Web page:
Video

Video Future of Ukrainian Former President's Estate Uncertain

More than six months after Ukraine's former President Viktor Yanukovych fled revolution to Russia, authorities have yet to gain control of his palatial estate. Protesters occupy the grounds and opened it to tourists but they are also refusing to turn it over to the state. VOA's Daniel Schearf reports from Mezhigirya, just north of Kyiv.
Video

Video China Muslims Work to Change Perceptions After Knife Attacks

China says its has sentenced three men to death and one woman to life in prison for a deadly knife attack in March that left more than 30 dead and 140 injured. Beijing says Muslim militants from China's restive western region of Xinjiang carried out the attacks. Now, more than six months after the incident, residents in the city are still coping with the aftermath. VOA's Bill Ide has more from Kunming.
Video

Video Enviropreneur Seeks to Save the Environment, Empower the Community

Lorna Rutto, a former banker, is now an ‘enviropreneur’ - turning plastic waste into furniture and fences discusses the challenges she faces in Africa with raw materials and the environment.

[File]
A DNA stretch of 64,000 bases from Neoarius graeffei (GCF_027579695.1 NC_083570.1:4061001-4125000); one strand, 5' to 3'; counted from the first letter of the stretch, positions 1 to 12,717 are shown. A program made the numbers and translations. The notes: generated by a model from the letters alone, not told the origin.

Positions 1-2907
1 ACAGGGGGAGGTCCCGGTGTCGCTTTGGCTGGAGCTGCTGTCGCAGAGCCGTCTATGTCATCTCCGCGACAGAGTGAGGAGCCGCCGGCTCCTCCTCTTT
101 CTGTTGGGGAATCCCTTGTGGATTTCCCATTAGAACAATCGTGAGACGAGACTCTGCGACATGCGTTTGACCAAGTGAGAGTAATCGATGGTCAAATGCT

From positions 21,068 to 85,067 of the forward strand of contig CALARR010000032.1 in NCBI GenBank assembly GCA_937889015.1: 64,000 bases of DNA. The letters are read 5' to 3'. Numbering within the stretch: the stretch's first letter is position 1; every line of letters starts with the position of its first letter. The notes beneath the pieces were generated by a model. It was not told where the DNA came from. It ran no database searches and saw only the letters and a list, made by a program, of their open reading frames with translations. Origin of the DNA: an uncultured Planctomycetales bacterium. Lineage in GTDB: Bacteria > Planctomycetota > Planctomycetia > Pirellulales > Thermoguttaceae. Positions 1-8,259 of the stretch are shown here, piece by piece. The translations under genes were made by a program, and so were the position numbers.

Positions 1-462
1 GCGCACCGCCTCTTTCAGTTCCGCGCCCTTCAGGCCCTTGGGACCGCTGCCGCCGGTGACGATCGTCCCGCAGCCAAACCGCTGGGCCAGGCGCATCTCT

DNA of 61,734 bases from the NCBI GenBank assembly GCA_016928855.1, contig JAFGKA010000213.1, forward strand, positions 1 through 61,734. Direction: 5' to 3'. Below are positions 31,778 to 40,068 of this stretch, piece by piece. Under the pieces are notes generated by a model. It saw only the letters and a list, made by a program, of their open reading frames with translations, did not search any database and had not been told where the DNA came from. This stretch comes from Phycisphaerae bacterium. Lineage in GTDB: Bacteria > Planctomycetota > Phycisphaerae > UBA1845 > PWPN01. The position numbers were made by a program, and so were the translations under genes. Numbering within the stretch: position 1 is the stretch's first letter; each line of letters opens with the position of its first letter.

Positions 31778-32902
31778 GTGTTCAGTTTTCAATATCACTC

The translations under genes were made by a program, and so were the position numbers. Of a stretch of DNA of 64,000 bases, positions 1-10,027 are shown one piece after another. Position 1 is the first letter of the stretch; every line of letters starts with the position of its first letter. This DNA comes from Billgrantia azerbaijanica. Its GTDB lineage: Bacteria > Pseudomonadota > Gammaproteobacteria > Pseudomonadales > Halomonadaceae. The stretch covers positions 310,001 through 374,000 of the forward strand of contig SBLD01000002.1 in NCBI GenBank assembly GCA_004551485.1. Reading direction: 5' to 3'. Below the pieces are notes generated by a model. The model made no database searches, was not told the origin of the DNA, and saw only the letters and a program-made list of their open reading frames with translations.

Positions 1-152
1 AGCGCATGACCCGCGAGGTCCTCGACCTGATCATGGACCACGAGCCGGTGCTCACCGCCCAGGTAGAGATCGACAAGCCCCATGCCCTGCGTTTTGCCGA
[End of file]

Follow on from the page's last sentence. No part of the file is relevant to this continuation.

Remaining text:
Video

Video West Trades Accusations Over Ransoms

As world leaders try to forge a common response to the threat posed by Islamic State militants in Iraq and Syria, there is simmering tension over differing policies on paying ransoms. In the past month, the jihadist group has beheaded two Americans and one Briton. Both countries refuse to pay ransom money. As Henry Ridgwell reports for VOA from London, there is uncertainty in the approach of some other European nations.
Video

Video Scotland Independence Bid Stokes Global Interest

The people of Scotland are preparing to vote on whether to become independent and break away from the rest of Britain, in a referendum being watched carefully in many other countries. Some see it as a risky experiment; while others hope a successful vote for independence might energize their own separatist demands. Foreign immigrants to Scotland have a front row seat for the vote. VOA’s Henry Ridgwell spoke to some of them in Edinburgh.


Carnage and mayhem are part of daily life in northern Nigeria, the result of a terror campaign by the Islamist group Boko Haram. Fears are growing that Nigeria’s government may not know how to counter it, and may be making things worse. More

AppleAndroid